The EU's first mistake in the Brexit negotiations?

(John Scully) #1

I feared giving the UK a long(ish) extension would be a mistake. I didn’t think it would do anything to resolve the chaos in British politics and that it could create problems within the EU. Macron thought so too, as did Barnier, but Merkel forced it through. Some would say she’s a track record of creating problems in Europe driven by German industrial requirements, has she done it again?

The news this evening that Farage’s party is ahead of both the Conservatives and Labour in the EU elections is another warning IMO.

This has been going on for far too long, It’s time for the UK to stay or go.

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(Jane Williamson) #2

The news about Farage has made me lose hope.
The majority of the English voters seem totally unconcerned with the economic outcome, unless it affects their roaming charges on holiday.
It will, obviously affect all of us as the pound falls yet again, but take a perverse delight in the self inflicted damage to their own pockets.
No doubt, when that happens they will look for a fall guy in the shape of the EU.

(Teresa Shipley) #3

If Farage and his chums do well in the European elections then I’m afraid UK citizens have only themselves to blame. It’s time the head in the sand public who don’t bother to vote took some responsibility for their own country.

(Anna Watson) #4

I think it was a damned if you do, damned if you don’t choice for the EU, or more specifically for Tusk - I don’t think Merkel is at the helm. Obviously they don’t want a hard Brexit but more importantly, they don’t want to go down in history as the ones who forced it. Which deciding in favour a short extension would have done. They are very aware of the blame game that the UK is so fond of; and by ostentatiously voting against a hard Brexit in Parliament, the UK had everything in place to play the “we never wanted this, it was forced on us against our express will” card. If we do end up with a hard Brexit it has to be clearly the UK’s decision for political reasons, and the EU generally puts politics before economics. In that sense it was the right decision because the EU is now seen as being patient and bending over backwards to be helpful, at a cost to itself - the gamble is, how high that cost will be.

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(Jane Williamson) #5

I totally agree, they are totally blinkered.

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(Paul Flinders) #6

We’re now in a situation where it is very hard to reverse the process - the anti-EU rhetoric has been wound up too much, the language of betrayal, treachery and even treason used too often, the constant output suggesting that the “will of the people” must be followed regardless because it is “anti-democratic” not to do so.

The con is ongoing and the conned have not yet realised that they have been duped. When they do the fallout could be massive, but there is every chance they simply won’t ever “see” it.

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(anon27983145) #7

Sadly I predict the EU election turnout will be low - as usual, and the "remain " vote will be squandered on the tinge.
Corbyn can’t afford to support a second referendum - it isn’t just his own Euroscepticism , but a massive election of Labour MEPs would surely send a message. Sadly I don’t see it happening.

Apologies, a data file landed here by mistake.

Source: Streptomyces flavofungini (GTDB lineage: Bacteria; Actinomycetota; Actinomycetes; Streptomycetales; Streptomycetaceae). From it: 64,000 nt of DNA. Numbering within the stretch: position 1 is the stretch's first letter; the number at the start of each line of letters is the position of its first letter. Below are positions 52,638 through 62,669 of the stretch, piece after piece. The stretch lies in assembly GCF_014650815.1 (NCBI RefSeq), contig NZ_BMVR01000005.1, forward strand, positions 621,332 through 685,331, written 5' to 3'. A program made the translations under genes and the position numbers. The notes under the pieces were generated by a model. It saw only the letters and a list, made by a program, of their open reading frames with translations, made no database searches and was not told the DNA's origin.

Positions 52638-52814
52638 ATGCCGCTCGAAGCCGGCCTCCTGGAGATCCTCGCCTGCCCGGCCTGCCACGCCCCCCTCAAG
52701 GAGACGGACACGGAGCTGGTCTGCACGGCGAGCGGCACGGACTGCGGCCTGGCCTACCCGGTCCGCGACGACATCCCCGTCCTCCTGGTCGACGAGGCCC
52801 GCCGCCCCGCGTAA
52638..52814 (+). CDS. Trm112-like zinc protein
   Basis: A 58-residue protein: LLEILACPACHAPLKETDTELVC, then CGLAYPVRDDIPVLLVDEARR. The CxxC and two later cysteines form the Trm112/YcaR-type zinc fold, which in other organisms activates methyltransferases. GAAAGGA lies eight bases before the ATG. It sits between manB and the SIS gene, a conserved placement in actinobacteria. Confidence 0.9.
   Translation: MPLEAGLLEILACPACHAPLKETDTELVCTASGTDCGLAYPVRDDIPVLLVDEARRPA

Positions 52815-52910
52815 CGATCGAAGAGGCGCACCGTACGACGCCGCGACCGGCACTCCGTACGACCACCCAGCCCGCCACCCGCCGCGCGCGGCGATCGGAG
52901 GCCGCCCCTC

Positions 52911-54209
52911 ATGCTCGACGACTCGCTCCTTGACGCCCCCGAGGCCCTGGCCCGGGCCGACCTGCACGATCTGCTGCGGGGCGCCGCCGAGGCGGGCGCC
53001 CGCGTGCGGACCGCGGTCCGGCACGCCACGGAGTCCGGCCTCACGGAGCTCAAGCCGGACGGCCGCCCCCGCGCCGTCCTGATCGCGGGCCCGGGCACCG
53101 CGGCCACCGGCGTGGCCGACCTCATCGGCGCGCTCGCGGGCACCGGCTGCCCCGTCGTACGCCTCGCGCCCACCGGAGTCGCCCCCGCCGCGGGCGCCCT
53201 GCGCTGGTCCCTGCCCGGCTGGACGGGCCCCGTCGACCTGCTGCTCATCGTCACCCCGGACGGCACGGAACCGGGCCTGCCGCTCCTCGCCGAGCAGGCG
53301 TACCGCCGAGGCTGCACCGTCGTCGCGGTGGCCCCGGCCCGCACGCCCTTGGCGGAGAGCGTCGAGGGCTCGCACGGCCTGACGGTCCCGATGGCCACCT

The vileness of the people running the UK at the moment demands some of Corbyn’s socialist optimism - even if I think a lot of it is pie in the sky …

I found it telling that in a city of millions, there were only a million, perhaps two marchers in London, and only six million voted in the petition.

(stella wood) #8

Mmm… 6 million voted using the online…still voting despite Mrs May having already said the Petition would be ignored… (makes me so cross)

I wonder how many more would/might have voted if Mrs May had said the Petition would be seriously considered…

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(Jane Williamson) #9

My one hope is that Leave and Be Leave will be prosecuted for infringing Electoral Rules and the Referendum will be declared illegal.
All the Cambridge Analytica stuff too.

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(Paul Flinders) #10

Prosecuted, maybe, no idea if there is any plan to do that.

Declare the referendum illegal - no, won’t happen, wouldn’t help if it did.

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(John Scully) #11

That Arran Banks is some boyo alright.

(Grahame J Pigney) #12

The problem is that Emmanuel Macron was being driven by his domestci politics. Having been portrayed as De Gaulle saying “Non, Non” to and extension he had nowhere to go.

Donald Tusk know far more about the subtleties of EU politics and his plan of giving the UK enough time to sort itself out, or enough rope to hang itself, is undoubtedly the more statesman-like approach.

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(John Scully) #13

Macron certainly has his issues at home but I think he’s not just being expedient, his pro EU stance predates any of that. So far Brexit has all been about the UK, a sort of me, me, me thing. That’s enough to tick anybody (including me) off and it’s got to end. There are 60m odd (some very odd) people in the UK, there are 450m in the rest of the EU. Notwithstanding that an EU with all 610m is better for all, having spent two years pandering to the cloth-eared British team (with the notable exception of Olly Robbins) being driven by clowns like Davis and Raab it’s time to tell the UK to put up or shut up or else risk damage to the EU. That’s what Macron, Barnier, Verhofstadt and many others are concerned about IMO.

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